Robert Rosenblum. "The Greuze Exhibition at Hartford and Elsewhere." Burlington Magazine 119 (February 1977), p. 146, addresses the importance of the exhibition; sees in our picture and its pendant a "polarized structure of emotional conflict that prefigures David".
Antoine Schnapper. "Greuze: Un précurseur?" Connaissance des arts no. 304 (June 1977), p. 87.
Antoine Schnapper. "Review of Edgar Munhall, 'Jean Baptiste Greuze,' 1977." Art Bulletin 60, no. 2 (June 1978), p. 374.
Michael Fried. Absorption and Theatricality: Painting and Beholder in the Age of Diderot. Berkeley, 1980, pp. 35, 191, n. 66, p. 200, n. 120, ill. p. 36, believes our picture and "La parasseuse italienne" represent the "absorptive concerns" of the eighteenth century in their depictions of sleep-related subjects and moods of "lassitude, reverie, and psychological absence".
Otto Naumann. Frans van Mieris (1635–1681) the Elder. Doornspijk, The Netherlands, 1981, vol. 2, p. 19, notes that an engraving in reverse by Moitte after Meiris was the inspiration; adds that an inscription on the print alludes to the symbolism of the broken egg.
James Thompson. "A Study by Greuze for Broken Eggs." Metropolitan Museum Journal 17 (1982), pp. 47–48, ill., discusses a chalk drawing in the Albertina, Vienna, that is a study for the boy; argues that, rather than uncomprehending or innocent, he is in fact a "solemn witness to the impossibility of repairing what is broken".
Heather McPherson. "Jean-Baptiste Greuze's Italian Sojourn, 1755–57." Studies in Eighteenth Century Culture 14 (1985), pp. 94, 100–106, fig. 4, ill., argues that Greuze's Italian sojourn was highly significant in the development of his moralizing genre subjects; compares the girl's pose to Caravaggio's "Magdalen" (Galleria Doria-Pamphilj, Rome); notes that Greuze attempted to ennoble ordinary subjects, and suggests that the flattened, friezelike composition, and intensity of emotion and gesture anticipate his "Septimius Severus and Caracalla" of 1769.
Philip Conisbee. Chardin. Oxford, 1986, pp. 214–15, mentions it as an example of the moralizing dramas that appealed to Salon audiences at the time and relates it to Boucher's "The Pretty Kitchen-maid".
Edgar Munhall. "The Variety of Genres in the Work of Jean-Baptiste Greuze, 1725–1805." Porticus (1987–1988), p. 22, notes that our picture prompted one contemporary critic to suggest that Greuze try his hand at the more elevated genre of history painting.
Andrzej Pienkos. "'L'Oiseleur' et les trois autres 'Tableaux dans le costume italien.' Quelques remarques sur l'oeuvre de jeunesse de Jean-Baptiste Greuze." Bulletin du Musée National de Varsovie 28, no. 1–2 (1987), pp. 1, 3–4, 6, 11–13, ill., discusses the diversity of sources for the "tableaux dans le costume italien"; notes that the background of "Broken Eggs" resembles interiors by Maes and Dou.
Carol S. Eliel in 1789: French Art During the Revolution. Exh. cat., Colnaghi. New York, 1989, p. 61 n. 28.
James Thompson. "Jean-Baptiste Greuze." Metropolitan Museum of Art Bulletin 47 (Winter 1989/90), pp. 14, 21, figs. 11–13 (color, overall and details), and color details on front and back cover, cites it as the first in a series of works in which a shattered object symbolizes lost chastity; stresses the importance of the bow and arrow on which the child leans and describes him as a "solemn, plainclothes Cupid, silently commenting on the irreparable consequences of erotic abandon".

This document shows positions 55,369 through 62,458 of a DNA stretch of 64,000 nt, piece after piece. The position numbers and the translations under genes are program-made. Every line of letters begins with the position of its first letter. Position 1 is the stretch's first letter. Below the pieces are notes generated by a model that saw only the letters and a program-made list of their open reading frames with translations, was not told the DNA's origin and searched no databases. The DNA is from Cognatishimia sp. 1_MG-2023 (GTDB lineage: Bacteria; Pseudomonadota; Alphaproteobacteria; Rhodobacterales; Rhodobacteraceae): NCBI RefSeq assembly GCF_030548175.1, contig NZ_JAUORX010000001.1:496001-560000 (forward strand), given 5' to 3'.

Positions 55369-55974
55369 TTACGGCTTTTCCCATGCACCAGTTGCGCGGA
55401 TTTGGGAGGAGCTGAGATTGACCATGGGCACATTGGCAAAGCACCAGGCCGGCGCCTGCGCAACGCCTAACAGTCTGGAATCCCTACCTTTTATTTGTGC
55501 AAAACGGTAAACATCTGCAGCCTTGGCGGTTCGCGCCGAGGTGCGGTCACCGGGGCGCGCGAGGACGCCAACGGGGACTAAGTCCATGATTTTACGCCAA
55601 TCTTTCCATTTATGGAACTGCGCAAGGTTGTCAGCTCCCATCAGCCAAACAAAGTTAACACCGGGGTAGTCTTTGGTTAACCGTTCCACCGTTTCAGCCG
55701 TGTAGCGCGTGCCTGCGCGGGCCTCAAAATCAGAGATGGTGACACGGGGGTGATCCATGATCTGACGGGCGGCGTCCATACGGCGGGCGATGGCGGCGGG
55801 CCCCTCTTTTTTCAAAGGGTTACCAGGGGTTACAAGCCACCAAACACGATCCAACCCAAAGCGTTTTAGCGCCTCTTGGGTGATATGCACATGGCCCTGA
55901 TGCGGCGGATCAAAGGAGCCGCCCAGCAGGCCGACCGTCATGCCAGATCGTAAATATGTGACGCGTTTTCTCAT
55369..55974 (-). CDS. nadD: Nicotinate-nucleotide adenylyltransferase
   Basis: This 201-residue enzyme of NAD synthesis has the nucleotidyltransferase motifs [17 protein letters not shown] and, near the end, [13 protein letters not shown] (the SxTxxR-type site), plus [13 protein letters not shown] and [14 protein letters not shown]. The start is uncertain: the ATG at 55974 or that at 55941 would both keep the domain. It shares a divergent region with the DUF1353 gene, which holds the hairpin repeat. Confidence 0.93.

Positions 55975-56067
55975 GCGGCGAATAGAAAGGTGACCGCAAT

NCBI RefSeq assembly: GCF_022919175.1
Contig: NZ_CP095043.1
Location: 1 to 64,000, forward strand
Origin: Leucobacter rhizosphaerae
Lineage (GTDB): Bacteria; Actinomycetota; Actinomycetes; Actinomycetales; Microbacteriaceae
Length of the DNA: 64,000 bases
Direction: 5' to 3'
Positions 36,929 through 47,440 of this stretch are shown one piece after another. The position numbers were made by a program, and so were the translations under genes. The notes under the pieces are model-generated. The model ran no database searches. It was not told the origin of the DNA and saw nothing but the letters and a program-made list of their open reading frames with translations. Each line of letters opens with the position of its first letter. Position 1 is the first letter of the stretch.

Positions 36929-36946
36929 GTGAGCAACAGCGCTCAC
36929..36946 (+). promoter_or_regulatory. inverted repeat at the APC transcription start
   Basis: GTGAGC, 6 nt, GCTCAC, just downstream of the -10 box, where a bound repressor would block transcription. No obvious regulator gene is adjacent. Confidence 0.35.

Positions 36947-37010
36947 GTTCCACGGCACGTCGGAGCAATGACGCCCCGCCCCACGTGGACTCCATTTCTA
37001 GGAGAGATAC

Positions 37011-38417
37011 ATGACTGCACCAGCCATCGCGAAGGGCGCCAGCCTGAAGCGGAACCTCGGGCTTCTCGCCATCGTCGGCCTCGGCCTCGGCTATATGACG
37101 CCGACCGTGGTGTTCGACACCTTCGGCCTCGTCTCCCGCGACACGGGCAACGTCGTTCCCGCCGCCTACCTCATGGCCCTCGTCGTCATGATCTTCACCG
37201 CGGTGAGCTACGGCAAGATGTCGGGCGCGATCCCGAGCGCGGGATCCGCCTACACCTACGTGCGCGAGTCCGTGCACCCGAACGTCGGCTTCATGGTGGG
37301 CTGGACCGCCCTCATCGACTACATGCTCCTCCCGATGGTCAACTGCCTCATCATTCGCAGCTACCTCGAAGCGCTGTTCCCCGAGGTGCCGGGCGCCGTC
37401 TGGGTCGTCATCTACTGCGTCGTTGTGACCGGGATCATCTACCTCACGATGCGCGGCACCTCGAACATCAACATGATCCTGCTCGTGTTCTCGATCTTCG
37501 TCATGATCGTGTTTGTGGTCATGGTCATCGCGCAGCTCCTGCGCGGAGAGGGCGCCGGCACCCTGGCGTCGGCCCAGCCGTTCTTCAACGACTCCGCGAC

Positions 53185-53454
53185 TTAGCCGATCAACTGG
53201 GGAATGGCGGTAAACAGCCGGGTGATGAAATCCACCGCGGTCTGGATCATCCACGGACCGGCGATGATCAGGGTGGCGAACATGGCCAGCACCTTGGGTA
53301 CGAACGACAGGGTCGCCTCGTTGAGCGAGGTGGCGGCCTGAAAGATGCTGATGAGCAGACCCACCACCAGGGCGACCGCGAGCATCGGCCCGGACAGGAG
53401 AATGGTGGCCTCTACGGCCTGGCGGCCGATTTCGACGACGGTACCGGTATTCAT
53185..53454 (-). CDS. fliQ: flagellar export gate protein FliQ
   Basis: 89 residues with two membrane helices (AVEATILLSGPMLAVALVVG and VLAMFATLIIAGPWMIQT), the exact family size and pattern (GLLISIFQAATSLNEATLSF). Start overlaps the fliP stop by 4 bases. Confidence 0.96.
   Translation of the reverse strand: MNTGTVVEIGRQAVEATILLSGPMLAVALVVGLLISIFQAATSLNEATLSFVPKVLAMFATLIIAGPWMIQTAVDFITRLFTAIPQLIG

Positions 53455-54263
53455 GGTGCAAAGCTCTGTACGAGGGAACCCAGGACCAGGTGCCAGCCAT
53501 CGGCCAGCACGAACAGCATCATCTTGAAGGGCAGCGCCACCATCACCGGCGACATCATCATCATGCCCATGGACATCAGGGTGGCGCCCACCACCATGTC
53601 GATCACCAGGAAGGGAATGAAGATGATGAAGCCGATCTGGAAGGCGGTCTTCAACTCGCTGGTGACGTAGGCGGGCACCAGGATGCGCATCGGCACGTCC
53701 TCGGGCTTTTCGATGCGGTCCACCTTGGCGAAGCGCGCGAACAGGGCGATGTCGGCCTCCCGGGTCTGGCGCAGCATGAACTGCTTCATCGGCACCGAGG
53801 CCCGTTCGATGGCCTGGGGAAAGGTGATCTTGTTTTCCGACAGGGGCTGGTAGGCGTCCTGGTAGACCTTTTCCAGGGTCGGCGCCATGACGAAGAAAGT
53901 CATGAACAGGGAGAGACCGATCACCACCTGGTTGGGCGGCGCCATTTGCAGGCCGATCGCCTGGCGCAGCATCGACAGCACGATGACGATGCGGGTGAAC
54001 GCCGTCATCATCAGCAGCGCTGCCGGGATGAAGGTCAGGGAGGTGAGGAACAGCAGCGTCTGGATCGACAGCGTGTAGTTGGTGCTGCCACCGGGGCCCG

Emma Barker. "Greuze and the Painting of Sentiment: The Family in French Art 1755–1785." PhD diss., Courtauld Institute of Art, 1994, vol. 1, pp. 283, 487, ill., contrasts it with Greuze's later works dealing with the theme of errant daughters.
JoLynn Edwards. Alexandre-Joseph Paillet: Expert et marchand de tableaux à la fin du XVIIIe siècle. Paris, 1996, pp. 56, 313, ill. p. 58.
Edgar Munhall in The Dictionary of Art. 13, New York, 1996, p. 639–40, ill.
Richard Rand et al. Intimate Encounters: Love and Domesticity in Eighteenth-Century France. Exh. cat., Hood Museum of Art. Hanover, N.H., 1997, pp. 57, 79, 150–51 n. 6, pp. 190–91 n. 1, ill.
Colin B. Bailey. Jean-Baptiste Greuze: The Laundress. Los Angeles, 2000, p. 5, fig. 2 (color), notes that the genre pictures painted in Rome circulated in Paris prior to the 1757 Salon, and "impressed observers not only by their naturalism and local color, but, more importantly, by their considerable seriousness and ambition".
Mark Ledbury. Sedaine, Greuze and the Boundaries of Genre. Oxford, 2000, p. 125 n. 3, pp. 135–37, 176, pl. 14, addresses Greuze's awkward rendering of bodily proportion; discusses his interest in "the salacious and a seeming determination to avoid the historical and heroic in favour of the anecdotal and the theatrical"; notes that the two scenes "can easily be read as a narrative of seduction and its aftermath familiar from popular theatre".
Edgar Munhall. Greuze the Draftsman. Exh. cat.London, 2002, p. 50, ill. (detail).
Colin B. Bailey in The Age of Watteau, Chardin, and Fragonard: Masterpieces of French Genre Painting. Exh. cat., National Gallery of Canada, Ottawa. New Haven, 2003, pp. 248–50, 366, no. 64, ill. (color).
Bernadette Fort. "The Greuze Girl: The Invention of a Pictorial Paradigm." French Genre Painting in the Eighteenth Century. Washington, 2007, pp. 131–33, 147 nn. 13, 20, 23, fig. 2, notes that that the servant in Broken Eggs "is, literally, a 'fallen' girl'" by comparison with the bejeweled upper-class young lady in "The Neapolitan Gesture" disdainfully dismissing her suitor; asserts that the scenes "are intended for connoisseurs who enjoy decoding visual signifiers, as well as the tension they produce between a proffered moral message and its witty deconstruction"; suggests that the artist used the same model here and in his "Lazy Italian Maid" of 1655 (National Gallery, London).
Mark Ledbury. "Greuze in Limbo: Being 'Betwixt and Between'." French Genre Painting in the Eighteenth Century. Washington, 2007, p. 187, ill. p. 178 and fig. 14 (color, overall and detail), discusses it in the context of Greuze's other images of a seduced woman, remarking that playful references to the penitent Magdalen "point to a scenario of remorse, not passage".